Seasonal Affective Disorder


Do the cold, gray days of winter get you down?

If you just can’t resist your bed’s gravitational pull or that box of powdered donuts, it might be more serious than the winter blues. You could be suffering from seasonal affective disorder, or SAD. A form of depression, SAD affects 4 to 6 percent of the population. Another 10 to 20 percent endure a milder form of the disorder. SAD is more likely to be diagnosed in women.

In addition to starch cravings and fatigue, symptoms include irritability, anxiety, trouble concentrating, social isolation, loss of interest in formerly pleasurable activities, hopelessness, and headaches. Waning sunlight is most likely the leading cause of SAD. It affects regulation of serotonin, a mood-balancing neurotransmitter, and increases production of melatonin, the sleep hormone.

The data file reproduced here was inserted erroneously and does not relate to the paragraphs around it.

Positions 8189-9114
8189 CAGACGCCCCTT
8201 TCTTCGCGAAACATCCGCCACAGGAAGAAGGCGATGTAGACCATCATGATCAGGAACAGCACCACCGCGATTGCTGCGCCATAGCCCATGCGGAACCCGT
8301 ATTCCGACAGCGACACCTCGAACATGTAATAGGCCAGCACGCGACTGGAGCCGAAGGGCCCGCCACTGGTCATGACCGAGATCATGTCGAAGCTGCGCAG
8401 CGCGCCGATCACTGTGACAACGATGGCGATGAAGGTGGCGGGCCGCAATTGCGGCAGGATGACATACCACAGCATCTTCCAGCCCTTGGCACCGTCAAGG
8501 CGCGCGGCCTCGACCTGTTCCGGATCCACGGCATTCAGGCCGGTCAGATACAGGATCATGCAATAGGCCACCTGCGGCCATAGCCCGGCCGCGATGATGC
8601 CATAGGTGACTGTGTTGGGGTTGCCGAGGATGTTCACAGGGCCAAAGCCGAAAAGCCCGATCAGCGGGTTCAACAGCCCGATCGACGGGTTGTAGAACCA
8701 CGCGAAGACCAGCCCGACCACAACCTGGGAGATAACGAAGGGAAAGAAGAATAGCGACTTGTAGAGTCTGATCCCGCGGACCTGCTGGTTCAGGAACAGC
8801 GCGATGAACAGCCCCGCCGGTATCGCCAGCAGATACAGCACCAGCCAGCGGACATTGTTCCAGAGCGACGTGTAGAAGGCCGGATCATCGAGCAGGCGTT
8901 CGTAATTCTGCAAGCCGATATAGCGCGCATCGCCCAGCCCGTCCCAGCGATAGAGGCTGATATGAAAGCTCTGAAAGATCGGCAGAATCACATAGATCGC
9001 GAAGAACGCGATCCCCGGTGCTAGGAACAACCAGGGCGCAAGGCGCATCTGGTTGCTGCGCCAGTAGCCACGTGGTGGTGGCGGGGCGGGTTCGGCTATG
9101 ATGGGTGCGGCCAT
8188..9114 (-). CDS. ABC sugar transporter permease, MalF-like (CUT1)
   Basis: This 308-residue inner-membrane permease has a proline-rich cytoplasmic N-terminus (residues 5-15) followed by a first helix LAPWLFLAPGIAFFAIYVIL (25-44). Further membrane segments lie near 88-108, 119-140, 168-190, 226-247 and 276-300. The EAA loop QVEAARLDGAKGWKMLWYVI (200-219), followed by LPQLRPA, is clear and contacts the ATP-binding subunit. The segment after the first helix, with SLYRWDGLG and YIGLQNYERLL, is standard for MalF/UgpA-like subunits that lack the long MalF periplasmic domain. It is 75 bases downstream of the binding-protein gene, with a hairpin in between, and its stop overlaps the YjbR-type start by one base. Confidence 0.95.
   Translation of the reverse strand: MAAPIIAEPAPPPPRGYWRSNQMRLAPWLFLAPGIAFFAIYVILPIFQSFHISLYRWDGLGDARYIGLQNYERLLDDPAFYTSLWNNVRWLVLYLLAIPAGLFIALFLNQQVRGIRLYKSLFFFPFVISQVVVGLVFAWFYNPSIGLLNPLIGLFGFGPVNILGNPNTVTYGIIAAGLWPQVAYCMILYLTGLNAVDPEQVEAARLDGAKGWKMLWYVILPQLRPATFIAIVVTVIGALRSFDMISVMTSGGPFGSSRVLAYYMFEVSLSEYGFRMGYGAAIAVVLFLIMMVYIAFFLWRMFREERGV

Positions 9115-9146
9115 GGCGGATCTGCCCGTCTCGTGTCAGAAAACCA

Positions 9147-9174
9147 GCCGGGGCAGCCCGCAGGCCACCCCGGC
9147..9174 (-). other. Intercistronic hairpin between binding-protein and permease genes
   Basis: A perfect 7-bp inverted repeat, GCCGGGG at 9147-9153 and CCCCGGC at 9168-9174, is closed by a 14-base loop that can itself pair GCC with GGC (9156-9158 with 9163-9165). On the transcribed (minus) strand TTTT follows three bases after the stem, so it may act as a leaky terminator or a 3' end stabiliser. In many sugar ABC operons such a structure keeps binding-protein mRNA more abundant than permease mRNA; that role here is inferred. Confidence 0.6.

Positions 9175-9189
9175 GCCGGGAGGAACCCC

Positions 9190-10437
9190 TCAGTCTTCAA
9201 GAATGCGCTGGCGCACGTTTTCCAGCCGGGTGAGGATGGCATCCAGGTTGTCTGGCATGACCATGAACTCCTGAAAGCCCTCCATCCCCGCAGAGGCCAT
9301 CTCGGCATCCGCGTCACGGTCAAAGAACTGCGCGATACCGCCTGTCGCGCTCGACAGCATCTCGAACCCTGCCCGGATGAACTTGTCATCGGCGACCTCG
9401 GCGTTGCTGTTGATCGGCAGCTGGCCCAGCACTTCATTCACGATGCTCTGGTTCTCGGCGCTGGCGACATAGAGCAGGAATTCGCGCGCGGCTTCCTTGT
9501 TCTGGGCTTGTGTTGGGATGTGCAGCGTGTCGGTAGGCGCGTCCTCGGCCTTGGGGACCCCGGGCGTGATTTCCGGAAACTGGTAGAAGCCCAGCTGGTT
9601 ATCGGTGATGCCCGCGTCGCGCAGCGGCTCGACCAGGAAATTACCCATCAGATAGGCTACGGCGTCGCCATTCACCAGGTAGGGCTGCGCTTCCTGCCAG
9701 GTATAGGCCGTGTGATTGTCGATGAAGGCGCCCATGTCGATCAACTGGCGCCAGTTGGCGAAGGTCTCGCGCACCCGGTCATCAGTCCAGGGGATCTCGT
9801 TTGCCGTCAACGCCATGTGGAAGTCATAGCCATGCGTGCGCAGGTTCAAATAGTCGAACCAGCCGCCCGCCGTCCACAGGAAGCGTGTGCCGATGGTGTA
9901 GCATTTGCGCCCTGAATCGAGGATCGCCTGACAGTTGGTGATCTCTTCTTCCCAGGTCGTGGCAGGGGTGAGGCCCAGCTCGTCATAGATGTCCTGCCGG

Winter Mood-Boosters

The good news is that, like major depression, SAD is real and treatable. In addition to talk therapy and medication, you may also be prescribed light therapy. This can include a light box and/or specialized room lighting. Good old-fashioned daylight helps, too.

The following strategies can help keep your insides sunny when the temperature drops, and the days are shorter:

  • Strengthen the basics: Get enough sleep, eat healthy foods, exercise, and maintain a regular schedule to optimize your physical and mental health.
  • Stay connected: Reach out to friends and coworkers to ward off feeling isolated or lonely.
  • Manage stress: This can include seeing a therapist who can help you create an action plan for winter’s arrival to keep your symptoms from worsening.
  • Plan a trip: A winter getaway to a warmer climate can give you something to look forward to—and radiate happy memories once you return.

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